Learn how to soften honey, and you will never throw it away again!
Has your honey crystallized? Fear not- it is a natural occurrence. But I have four easy methods to bring it back to pourable.
We’ve all been frustrated trying to get rock-hard honey out of the jar. Now, you can use honey in its crystallized form because it doesn’t spoil.
Pourable honey is just so much better and easier to use. Fortunately, softening it is a quick and easy process.
Read on to discover simple ways to soften honey without compromising its quality or taste.
How to Soften Honey
There are 4 easy ways to soften honey! And 3 of the 4 do not require any special equipment.
1. Hot Water Bath Method
This is my preferred method.
This is how to do it:
- Fill a bowl or sink with warm water. (Or you can heat a water-filled saucepan over low heat until it simmers.)
- Place the honey container in the warm water. Make sure the water level is below the lid.
- Let the honey sit in the warm water for 5-10 minutes or until it softens.
- Stir the honey occasionally to help distribute the heat and promote even softening.
As it sits, the warm water envelops the container.
This gradually raises the temperature of the honey. The heat changes the structure of the sugar crystals. So, they return to their liquid form.
2. Microwave Method
This is the fastest method. But it requires a more hands-on approach.
Here is how you do it:
- Transfer the solidified honey to a microwave-safe container with a microwaveable lid.
- Microwave the honey in 20-30-second intervals at low power or defrost mode.
- Stir the honey between intervals. This helps distribute the heat and break up the solidified portions.
Be cautious not to overheat the honey because overheating can affect its taste and quality.
3. Sous Vide Method
I love this method because you can set it and forget it. But it requires a sous vide machine.
This is how to do it:
- Set the sous vide to a temperature between 95°Fahrenheit and 110°Fahrenheit.
- Place the container of solidified honey in the water bath.
- Allow the honey container to sit for 1-2 hours or until it softens.
The gentle and consistent heat from the water bath will slowly melt the solidified honey. And it will not compromise its quality.
4. Sunlight Method
This is another fantastic, hands-off method. But it is the slowest method. And it requires some good weather.
Here is how to do it:
- On a sunny day, place the container of solidified honey in direct sunlight.
- Store it in the sunlight until it softens.
- (You may have to move the jar around to the sunniest places in your home.)
The heat from the sun will gradually warm the honey and soften it. This method is fabulous because you can do it with multiple jars.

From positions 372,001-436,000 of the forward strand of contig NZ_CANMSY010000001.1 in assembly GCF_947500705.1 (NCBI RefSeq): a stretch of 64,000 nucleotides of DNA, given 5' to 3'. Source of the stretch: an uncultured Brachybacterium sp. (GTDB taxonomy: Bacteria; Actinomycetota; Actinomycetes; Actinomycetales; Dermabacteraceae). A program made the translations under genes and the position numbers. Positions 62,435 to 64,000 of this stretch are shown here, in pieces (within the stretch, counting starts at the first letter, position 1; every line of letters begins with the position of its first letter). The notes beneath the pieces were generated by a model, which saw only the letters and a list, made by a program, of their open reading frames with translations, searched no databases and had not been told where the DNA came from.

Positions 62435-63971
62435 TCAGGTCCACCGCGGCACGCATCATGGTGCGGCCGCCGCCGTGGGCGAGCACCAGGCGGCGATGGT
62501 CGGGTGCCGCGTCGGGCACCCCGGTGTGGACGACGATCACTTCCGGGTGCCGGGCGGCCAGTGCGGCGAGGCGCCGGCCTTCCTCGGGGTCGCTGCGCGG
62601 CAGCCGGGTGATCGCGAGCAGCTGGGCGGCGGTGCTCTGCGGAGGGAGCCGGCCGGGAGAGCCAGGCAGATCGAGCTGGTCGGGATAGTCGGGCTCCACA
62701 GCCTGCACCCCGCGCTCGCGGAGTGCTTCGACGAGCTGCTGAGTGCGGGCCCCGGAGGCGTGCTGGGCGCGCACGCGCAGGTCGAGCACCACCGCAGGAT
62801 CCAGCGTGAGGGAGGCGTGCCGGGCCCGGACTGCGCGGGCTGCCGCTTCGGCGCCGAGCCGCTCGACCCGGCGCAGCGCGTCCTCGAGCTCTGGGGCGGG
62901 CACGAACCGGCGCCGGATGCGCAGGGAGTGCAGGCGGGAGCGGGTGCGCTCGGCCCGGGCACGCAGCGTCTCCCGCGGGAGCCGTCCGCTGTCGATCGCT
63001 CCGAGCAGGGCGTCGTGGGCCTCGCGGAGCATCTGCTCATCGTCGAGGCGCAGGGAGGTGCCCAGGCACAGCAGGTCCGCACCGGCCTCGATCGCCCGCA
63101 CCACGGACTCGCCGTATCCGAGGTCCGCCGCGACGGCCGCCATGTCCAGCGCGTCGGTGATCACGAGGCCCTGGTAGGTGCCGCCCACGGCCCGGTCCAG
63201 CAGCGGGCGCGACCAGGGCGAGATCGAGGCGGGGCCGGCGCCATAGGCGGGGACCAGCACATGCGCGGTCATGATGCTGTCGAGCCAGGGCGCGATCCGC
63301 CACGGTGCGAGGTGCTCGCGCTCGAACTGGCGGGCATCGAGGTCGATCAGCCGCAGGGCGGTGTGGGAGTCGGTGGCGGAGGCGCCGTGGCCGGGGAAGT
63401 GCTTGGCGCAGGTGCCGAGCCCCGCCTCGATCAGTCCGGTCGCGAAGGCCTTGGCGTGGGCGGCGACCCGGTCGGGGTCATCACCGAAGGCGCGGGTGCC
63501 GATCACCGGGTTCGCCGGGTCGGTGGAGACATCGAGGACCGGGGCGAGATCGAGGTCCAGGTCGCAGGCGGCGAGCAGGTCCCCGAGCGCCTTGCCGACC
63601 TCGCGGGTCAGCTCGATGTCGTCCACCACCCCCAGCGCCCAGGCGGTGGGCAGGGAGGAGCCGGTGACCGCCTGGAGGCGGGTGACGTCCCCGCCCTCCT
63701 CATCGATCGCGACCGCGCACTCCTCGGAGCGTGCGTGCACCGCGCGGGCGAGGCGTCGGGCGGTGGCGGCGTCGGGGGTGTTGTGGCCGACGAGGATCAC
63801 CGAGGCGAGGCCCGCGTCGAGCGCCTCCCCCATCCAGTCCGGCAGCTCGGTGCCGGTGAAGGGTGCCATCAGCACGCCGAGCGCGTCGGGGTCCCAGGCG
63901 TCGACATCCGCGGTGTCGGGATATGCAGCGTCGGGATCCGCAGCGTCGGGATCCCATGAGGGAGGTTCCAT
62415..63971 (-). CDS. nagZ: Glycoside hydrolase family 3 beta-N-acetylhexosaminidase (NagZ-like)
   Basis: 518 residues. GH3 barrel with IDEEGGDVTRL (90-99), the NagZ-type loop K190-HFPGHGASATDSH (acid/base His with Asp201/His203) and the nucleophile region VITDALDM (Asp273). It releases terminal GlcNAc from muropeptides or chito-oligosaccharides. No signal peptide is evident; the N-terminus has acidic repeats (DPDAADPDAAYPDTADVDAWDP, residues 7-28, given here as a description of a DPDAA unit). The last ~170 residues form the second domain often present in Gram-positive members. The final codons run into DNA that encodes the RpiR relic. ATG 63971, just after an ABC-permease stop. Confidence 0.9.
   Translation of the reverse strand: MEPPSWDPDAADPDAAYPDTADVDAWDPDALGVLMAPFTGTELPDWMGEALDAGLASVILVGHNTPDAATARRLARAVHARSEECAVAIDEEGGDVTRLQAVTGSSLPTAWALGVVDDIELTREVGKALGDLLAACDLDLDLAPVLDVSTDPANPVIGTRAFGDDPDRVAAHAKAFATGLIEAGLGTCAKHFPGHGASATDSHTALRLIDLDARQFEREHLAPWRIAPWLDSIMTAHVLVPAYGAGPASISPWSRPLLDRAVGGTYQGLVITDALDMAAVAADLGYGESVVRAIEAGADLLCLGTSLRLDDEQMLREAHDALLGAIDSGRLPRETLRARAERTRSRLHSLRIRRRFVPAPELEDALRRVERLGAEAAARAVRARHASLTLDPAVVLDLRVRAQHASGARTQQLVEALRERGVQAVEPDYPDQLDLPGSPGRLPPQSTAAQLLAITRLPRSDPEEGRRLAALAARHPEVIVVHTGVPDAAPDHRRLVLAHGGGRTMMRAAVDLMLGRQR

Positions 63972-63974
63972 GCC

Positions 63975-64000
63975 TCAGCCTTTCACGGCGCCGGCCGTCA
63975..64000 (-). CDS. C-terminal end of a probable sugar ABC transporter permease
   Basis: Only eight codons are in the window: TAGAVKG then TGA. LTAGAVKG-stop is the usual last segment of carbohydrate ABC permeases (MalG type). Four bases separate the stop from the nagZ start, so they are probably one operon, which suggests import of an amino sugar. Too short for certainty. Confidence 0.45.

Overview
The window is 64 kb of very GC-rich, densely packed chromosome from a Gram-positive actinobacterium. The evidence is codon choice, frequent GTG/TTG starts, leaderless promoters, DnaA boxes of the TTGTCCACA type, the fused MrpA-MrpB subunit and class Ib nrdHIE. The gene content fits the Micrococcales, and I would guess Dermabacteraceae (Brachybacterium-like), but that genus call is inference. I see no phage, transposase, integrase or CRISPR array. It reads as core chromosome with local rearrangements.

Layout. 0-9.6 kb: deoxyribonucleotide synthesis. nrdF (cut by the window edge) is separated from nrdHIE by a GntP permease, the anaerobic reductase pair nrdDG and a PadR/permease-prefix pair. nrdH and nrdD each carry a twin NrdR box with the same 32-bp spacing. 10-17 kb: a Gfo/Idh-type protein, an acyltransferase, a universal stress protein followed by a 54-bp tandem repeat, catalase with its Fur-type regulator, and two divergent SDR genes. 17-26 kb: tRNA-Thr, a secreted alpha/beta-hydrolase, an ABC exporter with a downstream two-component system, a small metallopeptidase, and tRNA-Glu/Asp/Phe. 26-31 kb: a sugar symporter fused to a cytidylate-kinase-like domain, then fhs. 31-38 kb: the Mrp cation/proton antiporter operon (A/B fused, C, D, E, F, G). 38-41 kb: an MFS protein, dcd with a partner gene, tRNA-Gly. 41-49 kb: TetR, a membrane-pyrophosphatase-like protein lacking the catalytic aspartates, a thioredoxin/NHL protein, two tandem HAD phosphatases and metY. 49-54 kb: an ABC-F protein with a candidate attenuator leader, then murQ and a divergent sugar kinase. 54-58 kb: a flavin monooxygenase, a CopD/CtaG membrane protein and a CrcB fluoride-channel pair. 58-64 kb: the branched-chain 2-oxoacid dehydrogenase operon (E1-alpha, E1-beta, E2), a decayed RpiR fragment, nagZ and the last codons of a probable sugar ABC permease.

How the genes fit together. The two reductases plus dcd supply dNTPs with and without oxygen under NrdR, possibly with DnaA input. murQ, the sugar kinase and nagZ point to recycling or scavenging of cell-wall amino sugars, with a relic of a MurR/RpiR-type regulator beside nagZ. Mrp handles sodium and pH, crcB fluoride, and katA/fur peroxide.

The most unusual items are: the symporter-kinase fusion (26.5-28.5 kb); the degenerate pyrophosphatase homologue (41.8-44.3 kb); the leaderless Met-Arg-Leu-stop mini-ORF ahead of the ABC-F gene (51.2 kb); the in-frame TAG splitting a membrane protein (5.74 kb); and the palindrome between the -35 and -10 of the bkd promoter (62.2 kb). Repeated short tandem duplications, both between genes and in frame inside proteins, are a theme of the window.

Just note that it may take several hours or even a few days. Everything depends on the sunlight’s intensity and the consistency of the honey.
Why Does Honey Harden or Crystallize?
Crystallization is a natural process that all honey will undergo with time.
This is a sign that you have a pure, unprocessed product. And no, your honey has not gone bad. Even if it is thick and cloudy.
Honey’s chemical makeup is mostly glucose, fructose, and a little water. But scientists consider it a supersaturated solution.
This means there is not enough water to keep the sugars permanently dissolved. So, they “escape.” This is true for the glucose molecules, in particular.
Over time, these sugar molecules bond together, forming crystals. So, you end up with thick and grainy honey.
But even that depends on the chemical makeup of the honey you have. It will crystallize more easily if it contains more glucose.
Typically, raw (unprocessed) honey contains more glucose. The stuff from the bears is processed and has more fructose. Both can crystallize.
The good news is that you can re-liquify your honey. Use one of the four methods above.
And remember that crystallization is proof of your honey’s purity and naturalness.
Is It Safe to Use Hardened Honey?
Yes, it is safe to use hardened honey. Honey crystallizes over time, especially if it’s raw and unpasteurized.
To make hardened honey pourable again, you can warm it up.
Be cautious not to overheat the honey. Excessive heat can destroy its beneficial enzymes and antioxidants.
Important Note: Experts do not recommend giving honey to infants under one year old.
- This is because honey can sometimes contain spores of Clostridium botulinum. This can cause infant botulism, a rare (but potentially dangerous) illness in babies.
How to Keep Honey From Hardening
Follow these tips to keep your honey soft for as long as possible.
- Store it properly. Store honey in a well-sealed container at room temperature, away from direct sunlight and heat.
- Exposure to air and temperature fluctuations can speed up the crystallization process.
- Avoid moisture. Keep the container and the area around it dry. Moisture can introduce water into the honey, which can promote crystallization.
- Use a warmer. Is your honey already hardening? You can warm it to soften any sugar crystals before storing it.
- Follow any of the methods in this article. I prefer the water bath method.
- Stir it. Regularly stirring your honey can help delay crystals forming. This helps to distribute any existing crystals throughout.
- This prevents them from clumping together.
- Filter it. Filter honey through a fine mesh sieve or cheesecloth. This will remove any small crystal particles and impurities, resulting in a smoother texture.
- Use it in one of these delicious honey recipes! The more you use your honey, the less time it has to crystallize.
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